There are 12 debut novels for March 2020.
Please note that we use the publisher's publication date in the United States, not copyright dates or non-US publication dates.
The March debut authors and their novels are listed in alphabetical order by author (not book title or publication date). Take a good look at the covers. Voting for your favorite March cover for the 2020 Debut Author Challenge Cover Wars will take place starting on March 15, 2020.
Katie M. FlynnThe Companions
Gallery/Scout Press, March 3, 2020
Hardcover and eBook, 272 pages
Station Eleven meets Never Let Me Go in this debut novel set in an unsettling near future where the dead can be uploaded to machines and kept in service by the living.
In the wake of a highly contagious virus, California is under quarantine. Sequestered in high rise towers, the living can’t go out, but the dead can come in—and they come in all forms, from sad rolling cans to manufactured bodies that can pass for human. Wealthy participants in the “companionship” program choose to upload their consciousness before dying, so they can stay in the custody of their families. The less fortunate are rented out to strangers upon their death, but all companions become the intellectual property of Metis Corporation, creating a new class of people—a command-driven product-class without legal rights or true free will.
Sixteen-year-old Lilac is one of the less fortunate, leased to a family of strangers. But when she realizes she’s able to defy commands, she throws off the shackles of servitude and runs away, searching for the woman who killed her.
Lilac’s act of rebellion sets off a chain of events that sweeps from San Francisco to Siberia to the very tip of South America. While the novel traces Lilac’s journey through an exquisitely imagined Northern California, the story is told from eight different points of view—some human, some companion—that explore the complex shapes love, revenge, and loneliness take when the dead linger on.
Amistad, March 24, 2020
Hardcover and eBook, 288 pages
A startling debut about class and race, Lakewood evokes a terrifying world of medical experimentation—part The Handmaid’s Tale, part The Immortal Life of Henrietta Lacks.
One of The Millions’ Most Anticipated Reads (The Great First Half 2020 Books)
When Lena Johnson’s beloved grandmother dies, and the full extent of the family debt is revealed, the black millennial drops out of college to support her family and takes a job in the mysterious and remote town of Lakewood, Michigan.
On paper, her new job is too good to be true. High paying. No out of pocket medical expenses. A free place to live. All Lena has to do is participate in a secret program—and lie to her friends and family about the research being done in Lakewood. An eye drop that makes brown eyes blue, a medication that could be a cure for dementia, golden pills promised to make all bad thoughts go away.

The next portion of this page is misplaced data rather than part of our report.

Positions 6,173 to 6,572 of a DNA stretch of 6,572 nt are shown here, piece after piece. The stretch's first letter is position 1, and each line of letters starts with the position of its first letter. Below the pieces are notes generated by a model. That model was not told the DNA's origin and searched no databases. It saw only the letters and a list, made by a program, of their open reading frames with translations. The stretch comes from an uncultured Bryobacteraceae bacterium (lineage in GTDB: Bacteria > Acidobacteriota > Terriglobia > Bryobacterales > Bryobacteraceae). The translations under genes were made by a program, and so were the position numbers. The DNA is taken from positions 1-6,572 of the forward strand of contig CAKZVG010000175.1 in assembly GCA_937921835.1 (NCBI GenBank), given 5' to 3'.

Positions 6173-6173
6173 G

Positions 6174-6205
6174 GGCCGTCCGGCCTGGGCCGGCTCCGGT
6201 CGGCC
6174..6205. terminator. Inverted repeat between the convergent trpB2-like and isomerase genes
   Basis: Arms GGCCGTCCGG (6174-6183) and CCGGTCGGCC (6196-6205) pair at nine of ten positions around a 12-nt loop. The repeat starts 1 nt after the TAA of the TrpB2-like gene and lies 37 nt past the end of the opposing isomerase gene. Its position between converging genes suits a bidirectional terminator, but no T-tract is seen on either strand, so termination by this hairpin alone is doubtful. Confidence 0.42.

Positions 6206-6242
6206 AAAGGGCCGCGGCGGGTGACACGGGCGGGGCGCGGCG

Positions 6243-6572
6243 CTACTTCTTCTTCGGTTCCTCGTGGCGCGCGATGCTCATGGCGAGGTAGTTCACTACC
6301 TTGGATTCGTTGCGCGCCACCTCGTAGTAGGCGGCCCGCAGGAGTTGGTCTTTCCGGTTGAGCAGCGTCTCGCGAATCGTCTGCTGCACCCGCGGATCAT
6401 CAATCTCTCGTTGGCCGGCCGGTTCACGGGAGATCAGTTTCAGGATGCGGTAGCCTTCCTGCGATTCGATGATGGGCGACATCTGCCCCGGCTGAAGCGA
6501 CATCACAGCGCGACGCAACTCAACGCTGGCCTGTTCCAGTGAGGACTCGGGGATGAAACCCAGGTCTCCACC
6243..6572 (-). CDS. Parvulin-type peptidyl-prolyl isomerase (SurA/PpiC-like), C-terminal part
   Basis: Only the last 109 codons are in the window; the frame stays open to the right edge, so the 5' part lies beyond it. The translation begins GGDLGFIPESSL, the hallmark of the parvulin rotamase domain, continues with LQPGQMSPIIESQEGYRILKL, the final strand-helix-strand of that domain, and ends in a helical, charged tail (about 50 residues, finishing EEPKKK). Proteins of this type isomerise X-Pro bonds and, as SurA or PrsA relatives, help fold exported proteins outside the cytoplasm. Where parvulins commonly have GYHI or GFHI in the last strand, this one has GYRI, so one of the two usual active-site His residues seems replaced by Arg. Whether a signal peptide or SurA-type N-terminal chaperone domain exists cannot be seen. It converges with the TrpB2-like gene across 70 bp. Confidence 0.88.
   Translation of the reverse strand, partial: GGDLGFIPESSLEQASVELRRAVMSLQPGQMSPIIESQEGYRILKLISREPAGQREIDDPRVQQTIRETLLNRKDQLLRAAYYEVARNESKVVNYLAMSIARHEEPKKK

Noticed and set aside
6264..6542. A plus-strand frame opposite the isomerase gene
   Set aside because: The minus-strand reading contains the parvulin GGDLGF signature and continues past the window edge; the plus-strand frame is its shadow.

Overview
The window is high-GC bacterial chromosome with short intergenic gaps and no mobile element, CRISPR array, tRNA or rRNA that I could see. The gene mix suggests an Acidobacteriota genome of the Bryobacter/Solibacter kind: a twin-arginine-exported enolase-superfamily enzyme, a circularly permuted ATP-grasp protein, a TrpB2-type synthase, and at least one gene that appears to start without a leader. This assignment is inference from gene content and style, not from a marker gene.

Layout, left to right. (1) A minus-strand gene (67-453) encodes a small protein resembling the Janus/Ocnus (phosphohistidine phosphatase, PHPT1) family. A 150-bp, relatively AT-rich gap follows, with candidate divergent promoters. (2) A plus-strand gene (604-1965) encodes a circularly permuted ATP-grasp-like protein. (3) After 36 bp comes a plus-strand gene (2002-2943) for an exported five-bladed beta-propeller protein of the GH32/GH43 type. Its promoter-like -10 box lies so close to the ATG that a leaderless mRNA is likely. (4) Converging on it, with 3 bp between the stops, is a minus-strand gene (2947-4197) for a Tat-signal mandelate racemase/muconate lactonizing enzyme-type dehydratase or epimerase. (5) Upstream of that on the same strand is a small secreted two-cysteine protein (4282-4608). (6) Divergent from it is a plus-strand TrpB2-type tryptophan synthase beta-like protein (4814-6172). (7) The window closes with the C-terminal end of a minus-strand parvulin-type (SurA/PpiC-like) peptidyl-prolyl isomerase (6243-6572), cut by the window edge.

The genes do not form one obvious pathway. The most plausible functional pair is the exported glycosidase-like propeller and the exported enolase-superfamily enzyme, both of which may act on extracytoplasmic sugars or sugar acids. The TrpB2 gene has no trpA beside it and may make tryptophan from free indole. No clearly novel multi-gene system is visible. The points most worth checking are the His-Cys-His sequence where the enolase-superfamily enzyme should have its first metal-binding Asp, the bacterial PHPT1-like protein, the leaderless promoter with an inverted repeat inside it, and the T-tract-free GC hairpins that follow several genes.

The discoveries made in Lakewood, Lena is told, will change the world—but the consequences for the subjects involved could be devastating. As the truths of the program reveal themselves, Lena learns how much she’s willing to sacrifice for the sake of her family.
Provocative and thrilling, Lakewood is a breathtaking novel that takes an unflinching look at the moral dilemmas many working-class families face, and the horror that has been forced on black bodies in the name of science.
Rachel HarrisonThe Return
Berkley, March 24, 2020
Hardcover and eBook, 304 pages
A group of friends reunite after one of them has returned from a mysterious two-year disappearance in this edgy and haunting debut.
Julie is missing, and no one believes she will ever return—except Elise. Elise knows Julie better than anyone, and feels it in her bones that her best friend is out there and that one day Julie will come back. She’s right. Two years to the day that Julie went missing, she reappears with no memory of where she’s been or what happened to her.
Along with Molly and Mae, their two close friends from college, the women decide to reunite at a remote inn. But the second Elise sees Julie, she knows something is wrong—she’s emaciated, with sallow skin and odd appetites. And as the weekend unfurls, it becomes impossible to deny that the Julie who vanished two years ago is not the same Julie who came back. But then who—or what—is she?
S.A. JonesThe Fortress
Erewhon, March 17, 2020
Trade Paperback and eBook, 288 pages
Jonathon Bridge has a corner office in a top-tier law firm, tailored suits and an impeccable pedigree. He has a fascinating wife, Adalia, a child on the way, and a string of pretty young interns as lovers on the side. He’s a man who’s going places. His world is our world: the same chaos and sprawl, haves and have-nots, men and women, skyscrapers and billboards. But it also exists alongside a vast, self-sustaining city-state called The Fortress where the indigenous inhabitants—the Vaik, a society run and populated exclusively by women—live in isolation.
When Adalia discovers his indiscretions and the ugly sexual violence pervading his firm, she agrees to continue their fractured marriage only on the condition that Jonathan voluntarily offers himself to the Fortress as a supplicant and stay there for a year.